How to Find the Best Steakhouse Near You
A bright-pink slab of meat, rippled with marbling—it's fairly easy to spot the marks of a good cut of steak. But a good chop isn't the only indicator of a great American steakhouse. So with the help of two steak experts, we narrowed down the four things to look for when seeking out the best steakhouse near you.
1. Classy Decor (Most of the Time)
From dark woodwork and leather booths to crisp, white tablecloths and lots of light, the decor at steak restaurants runs the gamut. But is there a baseline? How fancy should they be? And is there such a thing as a hole-in-the-wall steakhouse?
"For whatever reason, [I feel] like steakhouse decor should be woody, rustic, and masculine," said Jacques Couret, a senior web editor for Atlanta Business Chronicle and self-proclaimed steak expert.
On the other hand, "Fancy is a relative term," said longtime Las Vegas food writer Grace Bascos. "As long as it's clean and the servers are nice, I don't ask for much. I just want a good steak."
Her concerns lie with guests dressing properly, which is a sign of respect for the restaurant and its guests. "There's nothing worse than showing up to a meal ... where you're celebrating something big, and there's some schmoe in the restaurant wearing flip-flops and a Hawaiian shirt."
As for hole-in-the-wall gems, Jacques said they exist, citing Charlie's Steak House in New Orleans as one of his best steakhouse picks for those looking for a casual vibe.
2. Dry Aging
Above: a T-bone steak, which is both the strip and the filet cuts.
Truthfully, there's no one best steak to order, but a good steakhouse should list a rib eye, filet mignon, and new-york strip on its menu, Grace said.
Because it intensifies steak's flavor, dry aging is a must, Jacques said. But steakhouses should limit dry aging to 28 days. Longer than that is "simply for sport," Grace said.
An authentic steakhouse's servers should be able to explain the temperatures to which the steaks are cooked, as well as where they came from, how the animals were raised, and what they are fed.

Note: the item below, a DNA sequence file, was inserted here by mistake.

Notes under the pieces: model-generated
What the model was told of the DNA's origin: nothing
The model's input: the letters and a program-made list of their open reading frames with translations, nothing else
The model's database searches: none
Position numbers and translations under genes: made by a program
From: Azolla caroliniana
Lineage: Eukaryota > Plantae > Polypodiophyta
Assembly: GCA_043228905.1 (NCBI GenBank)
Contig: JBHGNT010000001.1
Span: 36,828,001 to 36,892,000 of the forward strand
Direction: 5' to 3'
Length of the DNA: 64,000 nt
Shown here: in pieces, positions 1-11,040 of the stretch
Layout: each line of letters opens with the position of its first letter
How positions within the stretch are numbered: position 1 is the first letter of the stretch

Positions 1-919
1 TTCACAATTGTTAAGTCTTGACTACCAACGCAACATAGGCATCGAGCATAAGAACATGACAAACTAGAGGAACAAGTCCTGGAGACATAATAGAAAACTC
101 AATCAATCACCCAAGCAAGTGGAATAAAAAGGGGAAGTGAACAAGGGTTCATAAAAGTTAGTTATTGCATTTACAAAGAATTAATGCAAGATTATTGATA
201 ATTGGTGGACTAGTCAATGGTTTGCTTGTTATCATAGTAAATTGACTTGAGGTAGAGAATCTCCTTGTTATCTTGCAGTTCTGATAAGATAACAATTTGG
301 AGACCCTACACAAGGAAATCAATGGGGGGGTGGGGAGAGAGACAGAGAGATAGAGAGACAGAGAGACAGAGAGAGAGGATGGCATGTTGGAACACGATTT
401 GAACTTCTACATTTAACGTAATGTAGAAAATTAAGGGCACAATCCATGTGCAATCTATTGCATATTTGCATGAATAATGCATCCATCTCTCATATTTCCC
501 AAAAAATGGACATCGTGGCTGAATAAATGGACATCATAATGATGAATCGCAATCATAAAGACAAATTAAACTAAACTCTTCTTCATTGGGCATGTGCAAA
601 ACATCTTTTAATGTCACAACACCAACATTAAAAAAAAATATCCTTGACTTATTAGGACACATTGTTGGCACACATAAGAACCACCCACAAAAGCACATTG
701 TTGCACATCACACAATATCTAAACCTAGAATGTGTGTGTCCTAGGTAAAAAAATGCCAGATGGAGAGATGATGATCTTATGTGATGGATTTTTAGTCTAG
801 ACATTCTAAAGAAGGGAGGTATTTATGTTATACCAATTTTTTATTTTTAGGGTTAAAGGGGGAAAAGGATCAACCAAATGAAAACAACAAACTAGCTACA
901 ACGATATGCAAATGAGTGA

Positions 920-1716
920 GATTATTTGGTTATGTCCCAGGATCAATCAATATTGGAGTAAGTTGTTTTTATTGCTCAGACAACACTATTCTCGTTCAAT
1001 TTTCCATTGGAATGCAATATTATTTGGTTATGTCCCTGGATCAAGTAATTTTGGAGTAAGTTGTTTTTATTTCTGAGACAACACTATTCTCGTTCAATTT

And when it comes to seasoning, a steakhouse shouldn't stray from salt and pepper. There should be no garlic, no rosemary, no lemon. "A quality steak stands on its own," Jacques said.
3. Traditional Steakhouse Sides
When it comes to side dishes, the best steakhouses stick with the classics. A good salad, especially a caesar salad prepared tableside, is a marker of a kitchen that knows its stuff. Other traditional sides to look for include oysters on the half shell, baked or lyonnaise potatoes, and simply prepared vegetables, such as roasted brussels sprouts or asparagus.
4. Stiff, Simple Drinks
The best steakhouses keep their libations low-key. A simple wine list is essential, as is "a mixologist who makes damn good versions of the classics," Jacques said. For Grace, that means "a fierce dry martini."
The Great American Steakhouse, Exemplified
So where can you find one of these bastions of true, red-blooded Americana? Here are a few picks that soundly meet our best-steakhouse criteria, culled from Jacques and Grace, as well as our own in-house experts.
Chops Lobster Bar in Atlanta
The art-deco vibe and dry-aged Prime steaks make this steakhouse a classic.
Bern's Steak House in Tampa
Since 1956, Bern's has focused solely on steaks, hand-cutting each chop to order.
Gene & Georgetti in Chicago
As its sign says, "Chicago's finest since 1941."
Keens Steakhouse in New York
Despite its name, mutton chops are the most renowned menu item at this James Beard Award winner.
Jess & Jim's Steakhouse in Kansas City, MO
This steakhouse is so beloved that devotees who don't live in the area order steaks for delivery.
Pappas Bros. in Dallas and Houston
The steaks here are not only dry aged in house but also cut to order.